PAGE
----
Um..sort of. If you don’t like a regular Corvette’s interior, you won’t find anything transformative about the Z06. And I will admit that the way Chevy did it, with that huge climate control wall between you and your passenger, is a bit weird. Dads, let your children borrow this car for their date – hanky panky is going to present a challenge.

Heated, ventilated carbon fiber seats that are comfortable. Wow.

But it does reinforce the notion that this car is about you, the driver. Settle into those comfortable seats, and you’ll find the layout haphazard. A bit of a learning curve upon delivery will soon give way once you know the lay of the land. The digital dash presents much to read. I do not need to know what my left rear tire temperature is on my way to the school pick up line.

The HVAC on the great wall isn’t so bad once you get used to it.
Chevy’s infotainment is easy to use, and though the screen is small, it fits the cabin well.

The infotainment screen seems small but is appropriate, although there’s a weird blue hue on both this and the base model. Overall, the fit and finish here is almost at the level of BMW, if not Mercedes.

The digital dash is busy, regardless of the mode you’re in. You can clean it up some with less information.

The days of the Cavalier are gone.

Exotic Dancer

The Z06 gets a new bumper, wider rear, and optional dive planes and spoiler.

You can pump up the Z06’s already ‘roided up looks with some nice kit. GM wisely chose to forgo carbon fiber wheels on this example (press cars live a tough life), but if you’d like them, it’s a $15,000 option. The big wing on the back is functional, providing real downforce at the rear, along with dive planes at the front. Paint it Amplify Orange Tintcoat like this example, and you’ve got a head turner.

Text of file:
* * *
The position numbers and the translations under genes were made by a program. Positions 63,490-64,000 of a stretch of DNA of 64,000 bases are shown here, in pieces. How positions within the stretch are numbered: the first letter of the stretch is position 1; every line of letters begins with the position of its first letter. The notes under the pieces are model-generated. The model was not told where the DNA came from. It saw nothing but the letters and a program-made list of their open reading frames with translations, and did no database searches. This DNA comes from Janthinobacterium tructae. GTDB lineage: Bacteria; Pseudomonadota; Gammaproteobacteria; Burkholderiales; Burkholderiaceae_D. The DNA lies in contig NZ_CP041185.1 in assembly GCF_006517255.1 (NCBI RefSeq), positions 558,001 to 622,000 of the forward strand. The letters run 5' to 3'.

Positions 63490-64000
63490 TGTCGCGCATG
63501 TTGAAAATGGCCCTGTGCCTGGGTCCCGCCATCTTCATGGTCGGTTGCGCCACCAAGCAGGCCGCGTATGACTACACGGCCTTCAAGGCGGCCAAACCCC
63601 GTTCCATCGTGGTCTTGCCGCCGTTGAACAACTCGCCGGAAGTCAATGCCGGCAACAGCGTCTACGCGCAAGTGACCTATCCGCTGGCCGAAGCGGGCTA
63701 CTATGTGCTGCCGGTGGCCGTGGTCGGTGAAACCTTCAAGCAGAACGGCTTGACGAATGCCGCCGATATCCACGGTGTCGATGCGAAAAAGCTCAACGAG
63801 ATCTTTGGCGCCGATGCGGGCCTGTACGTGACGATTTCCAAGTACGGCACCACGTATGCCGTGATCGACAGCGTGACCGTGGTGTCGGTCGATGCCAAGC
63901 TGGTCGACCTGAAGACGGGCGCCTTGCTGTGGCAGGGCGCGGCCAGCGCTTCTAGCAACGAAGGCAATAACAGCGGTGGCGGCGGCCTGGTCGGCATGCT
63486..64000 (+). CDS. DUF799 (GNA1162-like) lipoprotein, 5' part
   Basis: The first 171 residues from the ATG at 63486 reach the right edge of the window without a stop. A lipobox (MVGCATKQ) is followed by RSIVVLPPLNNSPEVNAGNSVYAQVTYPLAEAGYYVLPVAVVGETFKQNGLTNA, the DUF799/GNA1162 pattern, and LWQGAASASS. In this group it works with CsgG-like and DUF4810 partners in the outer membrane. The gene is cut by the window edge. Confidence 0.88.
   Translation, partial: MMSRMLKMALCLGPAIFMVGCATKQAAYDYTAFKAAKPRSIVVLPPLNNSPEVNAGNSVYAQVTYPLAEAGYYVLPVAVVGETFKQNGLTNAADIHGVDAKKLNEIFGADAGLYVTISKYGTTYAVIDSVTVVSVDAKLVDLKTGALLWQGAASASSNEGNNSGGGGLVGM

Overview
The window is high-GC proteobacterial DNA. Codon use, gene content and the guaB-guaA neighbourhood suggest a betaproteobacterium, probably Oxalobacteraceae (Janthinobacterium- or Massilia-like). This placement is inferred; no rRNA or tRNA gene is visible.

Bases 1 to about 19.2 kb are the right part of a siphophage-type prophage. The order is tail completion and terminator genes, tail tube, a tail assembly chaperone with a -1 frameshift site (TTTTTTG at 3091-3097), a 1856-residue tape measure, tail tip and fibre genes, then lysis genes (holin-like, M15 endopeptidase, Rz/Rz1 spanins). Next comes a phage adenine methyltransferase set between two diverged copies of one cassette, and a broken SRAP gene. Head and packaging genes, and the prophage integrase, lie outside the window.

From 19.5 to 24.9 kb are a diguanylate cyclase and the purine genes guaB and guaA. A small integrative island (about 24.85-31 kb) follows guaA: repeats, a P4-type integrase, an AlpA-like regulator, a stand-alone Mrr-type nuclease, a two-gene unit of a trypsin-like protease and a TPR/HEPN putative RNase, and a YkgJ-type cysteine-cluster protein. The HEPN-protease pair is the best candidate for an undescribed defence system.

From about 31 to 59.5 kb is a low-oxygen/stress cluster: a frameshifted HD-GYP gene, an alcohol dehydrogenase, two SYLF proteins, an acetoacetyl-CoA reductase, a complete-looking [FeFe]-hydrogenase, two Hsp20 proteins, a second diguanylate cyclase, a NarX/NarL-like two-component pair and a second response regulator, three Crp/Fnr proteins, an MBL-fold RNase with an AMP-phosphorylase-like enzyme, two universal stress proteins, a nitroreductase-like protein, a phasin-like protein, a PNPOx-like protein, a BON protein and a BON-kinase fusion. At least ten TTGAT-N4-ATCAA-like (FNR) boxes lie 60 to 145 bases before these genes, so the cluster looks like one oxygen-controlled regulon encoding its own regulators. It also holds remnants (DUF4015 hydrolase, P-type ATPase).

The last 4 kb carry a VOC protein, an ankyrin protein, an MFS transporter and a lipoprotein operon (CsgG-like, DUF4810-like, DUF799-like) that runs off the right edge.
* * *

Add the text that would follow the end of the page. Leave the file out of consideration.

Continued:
It said carbon, but I believe it’s all painted over.
Like all modern cars, the black plastic trim looks cheap.

But again, it’s still a Corvette, so if you don’t like its chunky, exotic-replica looks, the Z06 won’t change your perception. On the other hand, Ferrari has been so generic with their designs lately, and a Huracán has far too much Audi for my taste. Those brands are betting on a name for sex appeal, but don’t you want a car that will make you feel something the morning after too?

The Chevrolet Corvette Z06 has made me realize I was wrong all along


Why do we love Porsche? Rhetorical – they make excellent cars, and they always have. Chevrolet hasn’t, and that includes some past Corvettes.

Then there’s the “Sunday Crowd” factor. The Z will get you attention for sure, but nothing like showing up in a big wing GT3 RS will. It’s still a Chevrolet, a brand that makes a Bolt for $26,000. Sports cars are about egos as much as they are about performance.

Well, I don’t want to pay $50,000 over sticker for a GT3, and then have the honor of waiting on a list for two years. Porsche has monetized the checkout line.

So can you put all that aside? The Corvette Z06 really does give you the kind of experience you’re looking for in a supercar. I imagine it’s why Chevrolet went above and beyond here – it was the only way to give the Vette the kind of clout it needs to move beyond its plastic fantastic past.


This car could cost $250,000, and I’d still easily say it belongs with the big boys. The fact that it’s not far into six figures is astonishing. Walk past the Porsche 911s available at this price (and run past the BMWs). If I find a way to park a third car in my garage, it’s going to be this one.

So enjoy being the king of the parking lots, GT3 owners. You can kiss this Vette’s big, glorious ass as it zooms by.


2023 Chevrolet Corvette Z06 Coupe 3LZ Specifications

Vehicle Type: Mid-engine, rear-wheel drive, two-door, two-passenger coupe.


Base: $105,300
As tested: $147,690


5.5 liter naturally aspirated V-8
670 @ 8,400 rpm
460 @ 6,300 rpm
Eight-speed dual clutch transmission


Wheelbase: 107 in
Length: 184.58 in
Width: 79.71 in
Height: 48.6 in
Curb Weight: 3,500 lbs


Combined/city/highway: 15 / 12 / 21 MPG